The TPP-11 will reduce tariffs in countries that together amount to more than 13 percent of the global economy, a total of $10 trillion in GDP, with the United States, it would have represented 40 percent.  Even without the United States, the deal spans a market of nearly 500 million people, making it one of the world’s largest trade agreements.

Ambassador Lighthizer Lauds Japan’s Approval of the U.S.-Japan Trade Agreement and the U.S.-Japan Digital Trade Agreement
U.S. Trade Representative, December 4, 2019

Statement from USTR on Meetings to Discuss the United States-Japan Trade Agreement
U.S. Trade Representative, April 16, 2019

Trump Administration Announces Intent to Negotiate Trade Agreements with Japan, the European Union and the United Kingdom
U.S. Trade Representative, October 16, 2018

Joint Statement of the United States and Japan
White House, September 26, 2018

Impact

Japan is the United States’ fourth largest export partner. The U.S. is a large supplier of chemicals, transportation equipment, and computer and electronic products to Japan. Japan is also one of the largest U.S. foreign markets for agricultural products.

U.S. exports to Japan were $74.97 billion in 2021, an increase from $63.75 billion in 2020. Chemicals, oil and gas, computers and electronic products, transportation equipment, and agricultural products made up the top imports in 2021. U.S. imports from Japan to the United States were $135.13 billion, with transportation equipment accounting for 35.5% of the total. Non-electrical machinery, chemicals, computer and electronic products, and other electrical equipment made up the other top import categories.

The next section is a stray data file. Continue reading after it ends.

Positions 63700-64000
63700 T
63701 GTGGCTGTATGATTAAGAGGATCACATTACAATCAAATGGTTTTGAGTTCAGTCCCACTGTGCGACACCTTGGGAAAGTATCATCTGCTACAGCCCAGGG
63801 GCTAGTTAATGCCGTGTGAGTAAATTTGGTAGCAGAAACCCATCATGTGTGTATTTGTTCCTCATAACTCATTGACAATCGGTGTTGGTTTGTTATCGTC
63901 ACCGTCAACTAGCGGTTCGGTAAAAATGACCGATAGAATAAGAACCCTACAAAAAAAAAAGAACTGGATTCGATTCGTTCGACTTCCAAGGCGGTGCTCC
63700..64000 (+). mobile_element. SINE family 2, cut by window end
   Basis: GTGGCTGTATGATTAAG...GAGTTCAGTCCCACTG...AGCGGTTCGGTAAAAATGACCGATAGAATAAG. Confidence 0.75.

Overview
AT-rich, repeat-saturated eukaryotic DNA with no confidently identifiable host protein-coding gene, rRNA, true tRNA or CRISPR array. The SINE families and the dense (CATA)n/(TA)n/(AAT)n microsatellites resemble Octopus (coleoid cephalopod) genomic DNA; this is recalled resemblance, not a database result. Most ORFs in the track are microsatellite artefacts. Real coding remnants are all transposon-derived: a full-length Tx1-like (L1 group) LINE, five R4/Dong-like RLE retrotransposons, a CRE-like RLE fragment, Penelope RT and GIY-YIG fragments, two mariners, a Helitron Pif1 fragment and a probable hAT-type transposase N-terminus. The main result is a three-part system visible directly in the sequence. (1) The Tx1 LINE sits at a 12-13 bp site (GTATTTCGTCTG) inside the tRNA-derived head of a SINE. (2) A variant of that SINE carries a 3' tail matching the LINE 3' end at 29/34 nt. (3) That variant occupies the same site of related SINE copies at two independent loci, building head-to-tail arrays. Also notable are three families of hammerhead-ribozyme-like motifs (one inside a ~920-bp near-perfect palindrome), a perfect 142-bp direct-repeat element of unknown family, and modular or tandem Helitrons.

According to the most recent figures, U.S. direct investment to Japan totaled $131.64 billion in 2020, largely in financial, software and internet services (Bureau of Economic Analysis). Foreign direct investment (FDI) from Japan into the United States was $679 billion in 2020, making it the largest source of FDI in the United States that year. In 2019, Japanese FDI in the United States supported 973,800 jobs and contributed $12.9 billion to research and development, as well as another $82.3 billion to expanding U.S. exports. The top industry sectors for Japanese FDI are: auto components, industrial equipment, plastics, automotive OEM, software and information technology services, and metals. (Select USA)